While the island retains strong links to the Spanish mainland, it was not as badly affected by the global recession. The luxury property market is particularly strong, and helped to mitigate the effects of the financial crisis. In fact, the international reputation of the island means that the property market is largely sheltered from the vagaries of the global market.

The standard of living on the island is high, with a diverse population that hails from around the world. The island is well-served by airlines from all over Europe, and infrastructure continues to improve thanks to new roads to previously isolated rural areas.

As Spanish banks continue their recovery there is more liquidity and better mortgages are becoming available to property investors due to low interest rates. With the market set to continue its upward curve it looks like a good time to invest in Ibiza.

Ibiza Property Market

In the luxury property market, values have rocketed by approximately 170% in the past ten years, and as much as 5% since the end of 2012. This trend is set to continue as demand for property outstrips supply.

According to Pisos.com, the average price of a property in Spain is 1,546 €/m² and the figure for the Balearic Islands is 2,208 €/m². This is the second highest in the country after Cantabria at 2,639 €/m² and slightly more than the Spanish capital of Madrid 2,043 €/m².

For those that are fortunate enough to invest on the island, a lucrative phase of regeneration is in the offing. With the San Juan road running along the spine of the island now widened and able to handle more traffic, the north of the Ibiza is considerably more accessible. This means that there has been some movement of investors to the quieter areas around San Rafael, Santa Gertrudis and San Lorenzo, where there is now high demand for luxury properties.

New developments are being planned but building permits are hard to come by. The competition for them can lead to unscrupulous sellers promising properties with permits when none have been granted. Always double check if you are offered a plot with permits.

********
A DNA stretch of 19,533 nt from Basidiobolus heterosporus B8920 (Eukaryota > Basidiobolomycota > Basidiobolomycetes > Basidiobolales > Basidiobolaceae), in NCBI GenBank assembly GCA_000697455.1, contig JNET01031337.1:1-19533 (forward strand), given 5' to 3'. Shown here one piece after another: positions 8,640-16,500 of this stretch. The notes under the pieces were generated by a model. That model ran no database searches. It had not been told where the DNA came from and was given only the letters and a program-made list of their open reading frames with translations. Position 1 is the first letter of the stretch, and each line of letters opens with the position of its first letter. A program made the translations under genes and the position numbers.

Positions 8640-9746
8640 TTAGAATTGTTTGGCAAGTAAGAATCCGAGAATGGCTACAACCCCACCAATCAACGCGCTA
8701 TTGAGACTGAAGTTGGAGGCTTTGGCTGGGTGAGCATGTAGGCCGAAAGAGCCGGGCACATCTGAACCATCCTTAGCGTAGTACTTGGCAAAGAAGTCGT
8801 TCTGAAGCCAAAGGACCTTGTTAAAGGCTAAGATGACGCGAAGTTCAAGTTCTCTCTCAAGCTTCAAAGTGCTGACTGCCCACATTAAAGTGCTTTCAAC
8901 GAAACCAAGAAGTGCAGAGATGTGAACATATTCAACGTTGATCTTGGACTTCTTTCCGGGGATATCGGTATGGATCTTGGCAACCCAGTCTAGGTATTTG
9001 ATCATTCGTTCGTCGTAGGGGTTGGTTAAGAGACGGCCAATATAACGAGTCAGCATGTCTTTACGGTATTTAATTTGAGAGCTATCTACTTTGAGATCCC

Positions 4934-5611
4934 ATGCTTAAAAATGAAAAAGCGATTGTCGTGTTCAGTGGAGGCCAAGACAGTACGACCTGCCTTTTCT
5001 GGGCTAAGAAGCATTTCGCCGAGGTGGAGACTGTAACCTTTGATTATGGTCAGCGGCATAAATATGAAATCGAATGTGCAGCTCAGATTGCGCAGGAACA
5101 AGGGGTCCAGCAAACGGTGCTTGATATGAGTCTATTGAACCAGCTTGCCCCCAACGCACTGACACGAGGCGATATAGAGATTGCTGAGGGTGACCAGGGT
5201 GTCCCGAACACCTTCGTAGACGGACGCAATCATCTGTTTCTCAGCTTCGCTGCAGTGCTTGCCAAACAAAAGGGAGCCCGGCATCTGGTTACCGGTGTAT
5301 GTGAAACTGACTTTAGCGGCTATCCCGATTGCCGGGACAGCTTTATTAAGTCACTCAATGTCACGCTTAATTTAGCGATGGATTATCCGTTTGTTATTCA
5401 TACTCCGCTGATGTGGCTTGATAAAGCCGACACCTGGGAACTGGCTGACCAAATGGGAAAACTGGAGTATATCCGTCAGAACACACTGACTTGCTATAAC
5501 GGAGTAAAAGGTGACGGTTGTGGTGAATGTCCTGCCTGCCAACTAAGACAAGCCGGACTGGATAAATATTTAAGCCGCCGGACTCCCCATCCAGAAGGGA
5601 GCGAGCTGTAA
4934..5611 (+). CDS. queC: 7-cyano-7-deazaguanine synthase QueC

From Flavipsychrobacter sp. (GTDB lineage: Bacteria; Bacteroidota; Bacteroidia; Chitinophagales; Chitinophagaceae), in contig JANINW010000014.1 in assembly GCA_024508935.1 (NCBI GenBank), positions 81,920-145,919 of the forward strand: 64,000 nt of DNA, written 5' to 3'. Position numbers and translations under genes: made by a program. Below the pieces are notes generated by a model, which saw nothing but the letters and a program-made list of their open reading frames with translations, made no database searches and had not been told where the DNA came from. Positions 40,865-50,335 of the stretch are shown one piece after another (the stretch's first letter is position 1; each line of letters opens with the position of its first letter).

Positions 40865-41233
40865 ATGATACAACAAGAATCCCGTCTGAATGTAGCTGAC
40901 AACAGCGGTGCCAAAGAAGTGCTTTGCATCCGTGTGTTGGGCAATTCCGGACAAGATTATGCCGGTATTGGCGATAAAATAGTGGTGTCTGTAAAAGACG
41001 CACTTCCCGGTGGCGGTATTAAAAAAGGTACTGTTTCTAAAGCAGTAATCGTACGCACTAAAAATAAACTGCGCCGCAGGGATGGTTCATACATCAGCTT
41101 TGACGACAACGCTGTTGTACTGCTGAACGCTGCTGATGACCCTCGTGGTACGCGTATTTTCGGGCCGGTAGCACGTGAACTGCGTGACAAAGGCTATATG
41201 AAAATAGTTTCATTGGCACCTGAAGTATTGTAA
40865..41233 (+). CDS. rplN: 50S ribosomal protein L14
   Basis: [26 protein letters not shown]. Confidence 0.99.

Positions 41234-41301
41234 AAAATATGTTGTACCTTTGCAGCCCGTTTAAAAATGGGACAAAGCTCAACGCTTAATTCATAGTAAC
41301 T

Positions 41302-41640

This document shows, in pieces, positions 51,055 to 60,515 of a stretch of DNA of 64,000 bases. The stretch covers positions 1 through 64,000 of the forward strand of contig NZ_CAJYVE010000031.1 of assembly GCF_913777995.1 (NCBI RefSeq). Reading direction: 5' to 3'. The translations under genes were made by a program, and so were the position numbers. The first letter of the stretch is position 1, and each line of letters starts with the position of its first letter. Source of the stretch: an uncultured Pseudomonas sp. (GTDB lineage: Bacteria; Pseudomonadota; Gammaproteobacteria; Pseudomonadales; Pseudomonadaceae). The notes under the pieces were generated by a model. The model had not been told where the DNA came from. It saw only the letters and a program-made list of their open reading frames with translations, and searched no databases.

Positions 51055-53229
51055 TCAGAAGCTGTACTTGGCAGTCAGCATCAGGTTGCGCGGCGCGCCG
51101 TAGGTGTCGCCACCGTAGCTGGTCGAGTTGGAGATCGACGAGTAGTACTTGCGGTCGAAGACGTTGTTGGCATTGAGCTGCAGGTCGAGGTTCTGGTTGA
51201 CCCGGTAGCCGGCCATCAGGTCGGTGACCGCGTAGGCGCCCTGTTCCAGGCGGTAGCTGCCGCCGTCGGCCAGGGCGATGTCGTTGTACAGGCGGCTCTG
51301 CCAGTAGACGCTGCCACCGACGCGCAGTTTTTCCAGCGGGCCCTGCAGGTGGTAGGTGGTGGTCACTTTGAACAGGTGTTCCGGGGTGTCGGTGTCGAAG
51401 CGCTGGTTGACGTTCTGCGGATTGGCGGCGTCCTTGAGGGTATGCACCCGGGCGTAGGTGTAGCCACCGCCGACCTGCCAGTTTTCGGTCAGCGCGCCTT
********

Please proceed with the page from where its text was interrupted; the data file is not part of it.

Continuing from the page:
Alongside traditionally strong tourism figures for July and August, Ibiza is now attracting more visitors during winter. This may be due to a number of new airline routes operating in the offseason.

Offseason visitors can enjoy a few rounds of golf at the Golf Club of Ibiza, or take out a boat from one of the many marinas. For a more relaxing stay, there are Unesco world heritage sites in Ibiza Town and the nature reserves of Es Vedra, Es Vedranell and Illots de Ponent, which are home to many species of birds.

When it comes to property types, Ibiza offers a diverse selection. There are modern villas and luxury apartments, residential buildings and traditional Ibicenco fincas.

Fincas are traditional farmhouses usually found in rural areas, and generally sell for premium prices due to their extensive grounds. Many are centuries old and may be in need of renovation, but they are always full of character.

These renovations may require planning permission, and there will be maintenance costs to think about. Sa Penya and Dalt Vila are both popular places to buy these traditional properties. If you are buying a renovated property, make sure that the proper permits were acquired and check for good ventilation as damp can affect old buildings.

In contrast modern villas are not associated with as many future costs as renovation projects. The price of these properties is usually dictated by location and size rather than development potential, and you can move in straight after your purchase is confirmed.

A further benefit is that new properties are attractive to renters, with lots of floor space and modern amenities. However cleaning and maintenance fees can be significant due to sprawling layouts.

Apartments are another option for buyers, with new developments being built in Ibiza Town, San Antonio and Santa Eularia. Quieter places such as San Miguel, Santa Gertrudis, San Joan and San Rafael also have a good stock of apartments. This can be a good option for buy-to-let investors looking to attract renters who enjoy town life. Remember to factor in the monthly maintenance fee when calculating yields on an apartment investment.

When it comes to negotiating the price of your property, you may find that there is little room for manoeuvre. Due to high demand there is little flexibility from the original asking price in most cases.